Last season, Sidney Crosby was washed up. He was too old to compete at the high level we’ve all come to expect of him and there was a good chance we’d never see him atop the NHL scoring ranks again.
For his critics, I’m sure that was fun while it lasted.
In all fairness, Crosby looked as if something was amiss through the first two months of 2015-16. While I never doubted that Crosby would remain effective, I too questioned just how dominant he’d be after a lousy finish to the 2014-15 season and a lethargic start last year. It became clear that the Mike Johnston-led Penguins had issues beyond what we could see on the ice and after Mike Sullivan took over, Crosby was quick to quiet anyone who had doubts.
And he’s continuing to do exactly that right now.
Big Game Sid
So far, Crosby is leading the World Cup of Hockey in scoring with seven points (3 goals, 4 assists). He helped Team Canada send Team Russia packing in the semi-finals with a three-point performance that included a gem of a goal, which highlighted everything about Crosby that separates him from the herd.
He’s been referred to as a skilled grinder. His board work is tremendous and his tenacity is nearly unmatched. Crosby’s ability to protect the puck with a defender on his hip is rivaled only by former Penguin great Jaromir Jagr. As I said, the above goal truly highlights a lot of what makes him the best player on earth.
And it isn’t even close… yet.
You may also remember Crosby’s tally in the 2010 Olympics – which took place in Vancouver – when he scored in overtime to seal a gold medal for Canada over the United States. Time and time again, Crosby steps up when he’s needed most yet somehow, he’s still consistently criticized for disappearing in big situations.
There’s simply no validity to that claim, though.
Crosby is averaging 1.11 points-per-game in the postseason throughout his career, which consists of 124 playoff games. He ranks 12th all-time in that regard, above names like Pavel Bure, Joe Sakic, Jean Beliveau and Bobby Hull. That average also trumps all active players with his superstar counterpart Evgeni Malkin the only player anywhere near his realm. Impressive company to say the least.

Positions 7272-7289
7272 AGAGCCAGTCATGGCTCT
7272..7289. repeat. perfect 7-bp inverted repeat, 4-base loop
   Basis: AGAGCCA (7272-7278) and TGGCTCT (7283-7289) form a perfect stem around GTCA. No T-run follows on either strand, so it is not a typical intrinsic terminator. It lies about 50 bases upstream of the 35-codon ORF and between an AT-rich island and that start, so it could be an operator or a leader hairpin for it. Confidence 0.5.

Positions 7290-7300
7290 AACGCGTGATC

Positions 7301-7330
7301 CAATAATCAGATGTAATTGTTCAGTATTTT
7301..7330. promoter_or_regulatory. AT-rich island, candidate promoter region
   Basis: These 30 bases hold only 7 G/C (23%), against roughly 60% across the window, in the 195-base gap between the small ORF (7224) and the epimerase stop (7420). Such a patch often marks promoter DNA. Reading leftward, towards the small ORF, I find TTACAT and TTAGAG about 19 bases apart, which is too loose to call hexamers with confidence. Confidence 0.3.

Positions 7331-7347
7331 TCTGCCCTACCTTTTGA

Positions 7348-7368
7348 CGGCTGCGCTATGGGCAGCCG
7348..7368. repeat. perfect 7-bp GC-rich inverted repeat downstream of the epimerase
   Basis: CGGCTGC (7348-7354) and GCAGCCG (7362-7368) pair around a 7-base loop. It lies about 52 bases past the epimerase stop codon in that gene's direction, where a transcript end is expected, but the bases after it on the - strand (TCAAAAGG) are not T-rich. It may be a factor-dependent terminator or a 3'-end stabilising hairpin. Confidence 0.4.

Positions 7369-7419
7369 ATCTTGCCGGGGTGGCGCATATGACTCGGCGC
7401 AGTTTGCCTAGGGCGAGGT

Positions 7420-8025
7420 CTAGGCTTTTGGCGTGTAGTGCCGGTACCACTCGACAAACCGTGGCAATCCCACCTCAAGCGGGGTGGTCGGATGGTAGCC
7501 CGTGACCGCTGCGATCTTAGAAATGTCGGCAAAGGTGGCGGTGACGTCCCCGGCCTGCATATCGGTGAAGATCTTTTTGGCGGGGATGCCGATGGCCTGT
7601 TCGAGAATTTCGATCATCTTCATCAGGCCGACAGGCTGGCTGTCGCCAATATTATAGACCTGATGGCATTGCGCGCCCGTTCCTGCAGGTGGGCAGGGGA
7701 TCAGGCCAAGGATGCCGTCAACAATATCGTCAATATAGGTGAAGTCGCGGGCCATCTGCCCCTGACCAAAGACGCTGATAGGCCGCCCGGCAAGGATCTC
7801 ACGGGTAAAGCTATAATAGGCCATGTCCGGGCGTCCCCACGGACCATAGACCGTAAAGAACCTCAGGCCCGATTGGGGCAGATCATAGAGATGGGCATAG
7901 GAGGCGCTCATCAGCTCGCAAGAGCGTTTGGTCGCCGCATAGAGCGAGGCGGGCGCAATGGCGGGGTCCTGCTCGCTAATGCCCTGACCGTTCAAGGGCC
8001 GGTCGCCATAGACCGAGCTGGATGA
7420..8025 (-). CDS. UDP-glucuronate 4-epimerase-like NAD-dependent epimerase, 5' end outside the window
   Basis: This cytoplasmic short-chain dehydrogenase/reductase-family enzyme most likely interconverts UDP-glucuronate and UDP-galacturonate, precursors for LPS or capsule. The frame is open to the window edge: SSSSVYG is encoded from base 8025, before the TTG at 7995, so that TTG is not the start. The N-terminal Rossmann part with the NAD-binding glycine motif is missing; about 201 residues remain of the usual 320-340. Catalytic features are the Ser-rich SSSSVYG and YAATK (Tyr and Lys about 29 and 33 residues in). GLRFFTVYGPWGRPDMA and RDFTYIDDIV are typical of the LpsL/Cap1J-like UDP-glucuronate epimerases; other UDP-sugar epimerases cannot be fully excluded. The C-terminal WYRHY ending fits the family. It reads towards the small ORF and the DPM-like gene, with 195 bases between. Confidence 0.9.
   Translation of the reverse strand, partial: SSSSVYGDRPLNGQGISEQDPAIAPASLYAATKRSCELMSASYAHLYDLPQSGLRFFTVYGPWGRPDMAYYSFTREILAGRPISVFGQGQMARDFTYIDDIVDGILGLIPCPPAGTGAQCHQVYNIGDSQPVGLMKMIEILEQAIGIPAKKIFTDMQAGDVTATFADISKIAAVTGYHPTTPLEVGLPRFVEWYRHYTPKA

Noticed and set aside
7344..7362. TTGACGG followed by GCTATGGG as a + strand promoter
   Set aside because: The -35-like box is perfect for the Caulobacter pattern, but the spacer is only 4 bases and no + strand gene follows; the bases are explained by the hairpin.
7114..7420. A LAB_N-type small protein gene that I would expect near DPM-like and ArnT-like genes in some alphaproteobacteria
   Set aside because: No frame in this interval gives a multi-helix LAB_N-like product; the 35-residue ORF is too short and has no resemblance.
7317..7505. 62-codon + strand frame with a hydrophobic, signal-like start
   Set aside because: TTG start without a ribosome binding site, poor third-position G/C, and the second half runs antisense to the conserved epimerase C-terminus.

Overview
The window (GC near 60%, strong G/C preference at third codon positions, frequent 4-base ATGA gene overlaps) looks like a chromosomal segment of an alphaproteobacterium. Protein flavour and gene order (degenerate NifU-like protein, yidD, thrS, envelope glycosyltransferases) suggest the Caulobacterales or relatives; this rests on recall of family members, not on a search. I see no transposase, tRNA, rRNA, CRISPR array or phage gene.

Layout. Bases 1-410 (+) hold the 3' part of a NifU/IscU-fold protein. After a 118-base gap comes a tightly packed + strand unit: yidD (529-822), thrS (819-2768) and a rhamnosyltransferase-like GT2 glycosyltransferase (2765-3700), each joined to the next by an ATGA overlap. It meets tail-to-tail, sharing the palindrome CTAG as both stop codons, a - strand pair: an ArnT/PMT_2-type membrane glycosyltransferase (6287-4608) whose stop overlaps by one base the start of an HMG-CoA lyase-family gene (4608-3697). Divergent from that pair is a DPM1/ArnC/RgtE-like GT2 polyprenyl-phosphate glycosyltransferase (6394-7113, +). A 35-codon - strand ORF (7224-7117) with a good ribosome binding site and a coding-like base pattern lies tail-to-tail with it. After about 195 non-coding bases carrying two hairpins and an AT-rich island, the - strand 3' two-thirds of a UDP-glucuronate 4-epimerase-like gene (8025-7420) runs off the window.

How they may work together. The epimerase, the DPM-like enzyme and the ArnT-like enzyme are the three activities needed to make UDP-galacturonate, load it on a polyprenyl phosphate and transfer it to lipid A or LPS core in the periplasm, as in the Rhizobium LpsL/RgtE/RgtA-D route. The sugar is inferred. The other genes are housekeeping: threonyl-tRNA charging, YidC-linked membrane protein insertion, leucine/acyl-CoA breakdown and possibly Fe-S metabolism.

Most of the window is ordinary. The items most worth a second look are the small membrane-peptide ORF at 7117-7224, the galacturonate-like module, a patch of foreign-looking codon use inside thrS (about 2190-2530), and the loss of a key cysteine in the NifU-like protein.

Having recently won his second Stanley Cup – complete with a Conn Smythe Trophy to accompany it – we’re beyond the idea that he can’t step up in big situations. We can move past the conversation about his leadership abilities – or lack thereof – and simply enjoy the fact that we’re getting to witness one of the greatest players of all time right here, right now.
Not So Fast, Connor
Did you get a chance to watch Connor McDavid and Team North America? Were you able to see him while healthy with the Edmonton Oilers last year? This kid is special and will almost certainly steal the throne from Crosby at some point in the foreseeable future. He’s one of the few ‘next ones’ to truly live up to the hype.
But let’s not get ahead of ourselves.
Predictions for the upcoming NHL season are running rampant, with plenty of folks around the league picking McDavid to win the scoring title. Some have gone as far as saying he’ll be better than Crosby already and to those I ask, have you watched number 87 over the past 10 months?
Crosby finished last season with 31 goals and 70 total points from December to April, a span of 57 games. He followed up that performance with six goals and 19 points in 24 postseason games. Then came the World Cup and as mentioned previously, he leads that best-of-best tournament in scoring as well.
This is arguably the best version of Crosby we’ve seen in his 11-year career. A career that is already nearly impossible to match from a production standpoint, no matter who you are.
A healthy Crosby entering season number 12 with a confident Penguins team could be something special. Will he eventually wear down, having played so much hockey in the last calendar year? Will the team around him tucker out after a long playoff run just a few short months ago and negatively impact his production? These are all possibilities. However, if I was a betting man, I’d put my money on a big year from the best player on earth.
Pittsburgh Penguins writer for TheHockeyWriters.Com and PittsburghHockeyNow.Com. Youth hockey coach, and student of the game.